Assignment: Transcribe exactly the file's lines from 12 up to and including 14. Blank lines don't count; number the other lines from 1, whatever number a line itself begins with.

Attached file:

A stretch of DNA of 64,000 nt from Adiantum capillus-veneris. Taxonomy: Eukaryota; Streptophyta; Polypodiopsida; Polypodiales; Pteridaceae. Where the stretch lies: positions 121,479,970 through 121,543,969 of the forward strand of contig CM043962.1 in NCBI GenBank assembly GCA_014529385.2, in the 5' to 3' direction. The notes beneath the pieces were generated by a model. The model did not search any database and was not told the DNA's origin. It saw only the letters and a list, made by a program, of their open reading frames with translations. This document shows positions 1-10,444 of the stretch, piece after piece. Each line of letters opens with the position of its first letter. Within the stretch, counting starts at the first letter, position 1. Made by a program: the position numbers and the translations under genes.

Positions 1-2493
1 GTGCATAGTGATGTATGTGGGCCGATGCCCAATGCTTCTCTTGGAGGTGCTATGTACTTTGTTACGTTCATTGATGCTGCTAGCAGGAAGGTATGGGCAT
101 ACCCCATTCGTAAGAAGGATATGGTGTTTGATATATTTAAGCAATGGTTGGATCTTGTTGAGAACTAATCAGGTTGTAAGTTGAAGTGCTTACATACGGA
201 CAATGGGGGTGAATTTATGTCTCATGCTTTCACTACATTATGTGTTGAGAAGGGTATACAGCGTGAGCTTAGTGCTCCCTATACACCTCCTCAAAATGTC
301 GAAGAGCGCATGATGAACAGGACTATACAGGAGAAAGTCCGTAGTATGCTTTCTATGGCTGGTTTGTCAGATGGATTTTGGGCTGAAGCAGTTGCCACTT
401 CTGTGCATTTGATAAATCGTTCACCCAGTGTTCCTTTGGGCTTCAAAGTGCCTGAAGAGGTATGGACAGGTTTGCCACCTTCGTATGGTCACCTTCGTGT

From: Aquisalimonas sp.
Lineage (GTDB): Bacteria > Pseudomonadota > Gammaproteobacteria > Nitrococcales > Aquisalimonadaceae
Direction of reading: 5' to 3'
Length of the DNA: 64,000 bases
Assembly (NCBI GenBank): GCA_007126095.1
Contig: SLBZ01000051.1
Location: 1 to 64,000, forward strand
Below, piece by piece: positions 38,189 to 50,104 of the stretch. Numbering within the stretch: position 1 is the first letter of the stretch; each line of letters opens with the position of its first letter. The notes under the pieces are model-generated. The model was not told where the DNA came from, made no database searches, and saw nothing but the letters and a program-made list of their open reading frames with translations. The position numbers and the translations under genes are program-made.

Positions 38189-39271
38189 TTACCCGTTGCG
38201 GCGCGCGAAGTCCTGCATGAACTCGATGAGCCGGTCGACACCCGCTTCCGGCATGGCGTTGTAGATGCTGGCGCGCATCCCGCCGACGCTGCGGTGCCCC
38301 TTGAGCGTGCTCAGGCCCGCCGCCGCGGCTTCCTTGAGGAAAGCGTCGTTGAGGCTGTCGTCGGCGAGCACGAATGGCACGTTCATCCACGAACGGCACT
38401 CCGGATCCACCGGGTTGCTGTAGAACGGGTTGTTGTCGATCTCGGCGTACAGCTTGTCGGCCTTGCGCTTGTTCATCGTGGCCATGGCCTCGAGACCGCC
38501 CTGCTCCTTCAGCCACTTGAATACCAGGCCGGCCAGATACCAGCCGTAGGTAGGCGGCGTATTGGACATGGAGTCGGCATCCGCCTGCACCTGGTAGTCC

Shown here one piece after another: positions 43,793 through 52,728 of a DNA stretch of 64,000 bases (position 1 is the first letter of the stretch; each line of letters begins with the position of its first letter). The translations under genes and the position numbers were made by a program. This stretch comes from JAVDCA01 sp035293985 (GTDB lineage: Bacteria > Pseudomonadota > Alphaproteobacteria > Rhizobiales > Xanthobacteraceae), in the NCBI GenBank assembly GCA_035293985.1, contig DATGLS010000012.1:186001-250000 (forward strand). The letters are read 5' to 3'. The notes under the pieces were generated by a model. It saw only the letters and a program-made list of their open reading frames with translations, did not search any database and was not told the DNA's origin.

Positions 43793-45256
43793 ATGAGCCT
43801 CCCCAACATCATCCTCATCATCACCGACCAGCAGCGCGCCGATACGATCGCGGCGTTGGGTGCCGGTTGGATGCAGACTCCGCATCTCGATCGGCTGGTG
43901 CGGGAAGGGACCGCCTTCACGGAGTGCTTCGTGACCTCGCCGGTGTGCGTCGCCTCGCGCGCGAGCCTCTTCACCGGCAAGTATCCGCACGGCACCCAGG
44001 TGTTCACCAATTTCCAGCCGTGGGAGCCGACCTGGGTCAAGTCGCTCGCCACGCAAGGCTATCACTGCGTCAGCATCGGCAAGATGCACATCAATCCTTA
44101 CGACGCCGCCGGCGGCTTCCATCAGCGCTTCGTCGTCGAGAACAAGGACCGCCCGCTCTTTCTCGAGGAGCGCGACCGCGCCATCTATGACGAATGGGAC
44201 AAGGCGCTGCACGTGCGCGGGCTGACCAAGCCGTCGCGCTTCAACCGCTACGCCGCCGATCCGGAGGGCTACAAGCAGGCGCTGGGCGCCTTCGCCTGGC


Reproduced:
Assembly (NCBI GenBank): GCA_007126095.1
Contig: SLBZ01000051.1
Location: 1 to 64,000, forward strand